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Date:	Tue, 12 Aug 2014 00:01:11 +0900
From:	Alexandre Courbot <gnurou@...il.com>
To:	Guenter Roeck <linux@...ck-us.net>
Cc:	"linux-gpio@...r.kernel.org" <linux-gpio@...r.kernel.org>,
	Linux Kernel Mailing List <linux-kernel@...r.kernel.org>,
	"linux-doc@...r.kernel.org" <linux-doc@...r.kernel.org>,
	Linus Walleij <linus.walleij@...aro.org>,
	Randy Dunlap <rdunlap@...radead.org>
Subject: Re: [RFC PATCH] gpiolib: Provide and export gpiod_export_name

On Thu, Aug 7, 2014 at 4:34 PM, Guenter Roeck <linux@...ck-us.net> wrote:
>> Or you could have a platform device which sole purpose is to request
>> the GPIOs to export and export them using gpio_export() and
>> gpio_export_link() using itself as the device parameters. All your
>> links would then appear under the same sysfs directory, and that
>> directory name would be consistent across platforms. What is wrong
>> with this approach?
>>
> The link does not appear in /sys/class/gpio. I understand you don't like the
> idea of having named gpio pins in that directory, but that is supported
> today,
> it works, and others do like it.

Who are these "others" that like it?

>
>
>> As for the patch itself, as I said before I am not a huge fan of
>> putting randomly-named exports under /sys/class/gpio, but since there
>> is a precedent with the driver GPIO names array I don't think this
>> makes the situation much worse. Still I'd like you to explain me what
>> I missed and why you cannot use the technique described above to
>> achieve your goal with the currently existing interfaces.
>>
>
> I thought I explained it before; my users (ie the people writing user space
> applications accessing the pins) expect to see the exported pins in
> /sys/class/gpio
> and not in a more or less arbitrary directory. They are used to this
> approach, and they are less than enthusiastic to change it. The code needed
> to generate the exported pin names is a bit messy, it being tied to the
> driver,
> but it does both exist and work. This patch was an attempt to provide a
> cleaner API to accomplish the same without having to touch various gpio
> drivers which don't provide the ability to configure the names array.
>
> Note that I don't consider the names "random". They are much less random
> than gpioX, where X can change each time the system boots or, for OIR
> capable systems, each time a gpio driver is instantiated or removed.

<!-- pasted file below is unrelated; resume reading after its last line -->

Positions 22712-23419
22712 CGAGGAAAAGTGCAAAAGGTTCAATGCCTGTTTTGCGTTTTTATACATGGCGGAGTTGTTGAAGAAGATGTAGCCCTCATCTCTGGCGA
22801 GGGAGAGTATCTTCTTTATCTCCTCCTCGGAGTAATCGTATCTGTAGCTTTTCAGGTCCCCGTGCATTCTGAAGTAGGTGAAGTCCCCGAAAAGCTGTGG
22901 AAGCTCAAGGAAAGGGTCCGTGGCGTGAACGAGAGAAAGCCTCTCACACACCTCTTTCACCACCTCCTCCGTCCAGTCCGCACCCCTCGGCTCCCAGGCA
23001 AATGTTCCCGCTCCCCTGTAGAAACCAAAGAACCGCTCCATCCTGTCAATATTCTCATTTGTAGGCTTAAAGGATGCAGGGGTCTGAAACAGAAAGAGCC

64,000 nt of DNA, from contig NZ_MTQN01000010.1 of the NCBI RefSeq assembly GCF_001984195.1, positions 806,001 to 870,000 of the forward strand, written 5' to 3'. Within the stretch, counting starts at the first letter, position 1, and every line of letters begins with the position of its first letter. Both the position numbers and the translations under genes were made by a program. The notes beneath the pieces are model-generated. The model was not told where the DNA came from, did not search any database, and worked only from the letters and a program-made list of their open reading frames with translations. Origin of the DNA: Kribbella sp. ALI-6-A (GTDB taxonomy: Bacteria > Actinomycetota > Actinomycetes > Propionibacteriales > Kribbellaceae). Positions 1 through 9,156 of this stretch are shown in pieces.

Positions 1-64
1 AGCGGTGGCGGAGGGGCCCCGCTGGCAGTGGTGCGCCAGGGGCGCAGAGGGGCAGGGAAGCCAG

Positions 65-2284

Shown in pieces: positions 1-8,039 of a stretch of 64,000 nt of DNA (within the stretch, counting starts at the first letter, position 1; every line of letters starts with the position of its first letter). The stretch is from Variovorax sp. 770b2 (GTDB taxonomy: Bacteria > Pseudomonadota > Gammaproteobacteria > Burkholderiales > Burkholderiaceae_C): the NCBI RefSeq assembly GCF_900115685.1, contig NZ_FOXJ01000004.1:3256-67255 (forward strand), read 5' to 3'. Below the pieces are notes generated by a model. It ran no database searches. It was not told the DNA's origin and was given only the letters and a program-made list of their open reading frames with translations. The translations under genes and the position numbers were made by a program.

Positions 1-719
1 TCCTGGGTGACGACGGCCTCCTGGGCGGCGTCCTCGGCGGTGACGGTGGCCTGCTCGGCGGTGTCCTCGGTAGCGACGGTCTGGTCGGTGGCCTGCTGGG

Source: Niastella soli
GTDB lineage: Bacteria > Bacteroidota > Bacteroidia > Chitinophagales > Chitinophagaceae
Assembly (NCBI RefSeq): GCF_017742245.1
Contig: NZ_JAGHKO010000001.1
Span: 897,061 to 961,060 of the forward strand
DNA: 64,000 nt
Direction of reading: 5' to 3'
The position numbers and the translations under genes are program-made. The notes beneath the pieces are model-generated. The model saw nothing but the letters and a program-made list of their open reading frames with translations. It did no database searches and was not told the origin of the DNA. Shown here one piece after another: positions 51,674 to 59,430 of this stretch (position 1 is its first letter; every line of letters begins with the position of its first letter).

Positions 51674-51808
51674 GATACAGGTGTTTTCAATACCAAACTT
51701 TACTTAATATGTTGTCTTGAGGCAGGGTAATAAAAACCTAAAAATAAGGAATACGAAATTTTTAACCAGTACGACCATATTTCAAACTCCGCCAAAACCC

> In today's system, without well defined names, one never knows if gpioX
> points
> to the pin the user is looking for. If the pin is named "this-is-your-pin"
> it is much easier to write user space code using it.
>
> Oddly enough, if I would use the platform driver approach you suggest,
> I would still need a well defined directory, say, /sys/class/named_gpios,

Which you would have through your platform device, and I guess you are
not denying that it is possible to do it that way using the existing
APIs. The discussion now seems to be "let's allow named GPIOs in
/sys/class/gpio". Why? Because the customer wants it this way. The
point is, that in mainline we don't merge changes because to make the
customer happy, but because they generally make sense. I fail to see
how it makes more sense to allow named GPIOs in /sys/class/gpio
instead of the node of the device controlled by these GPIOs.

Let me elaborate some more on why: GPIOs are generally tied to fulfil
a precise function for a given device. Having them appearing under the
node of the device in question makes it clear what their relationship
to that device is ; and the name of the node can then be a reflection
of that function. On the contrary, letting them all bloom under a
single directory forces you to resort to complex and confusing names
to differenciate your GPIOs, with everyone coming with their own
naming pattern and so on. If it doesn't look like a bad idea to you,
I'm afraid I cannot be any more convincing.

Also, it did not occur to me until now, but with this patch alone you
are going to be hit by the objection that we don't add APIs that do
not have upstream users. That policy is quite strongly enforced, and
I'm afraid this makes this patch even more unlikely to be accepted.

So my final word on this is that it seems quite clear that exporting
GPIOs under the device they control is a more elegant solution for
mainline, and a solution that is already doable using currently
existing APIs. I encourage you to explore that direction and work with
your customer to make them accept that small change ; if that is not
possible this will have to be maintained out of mainline ; sorry.
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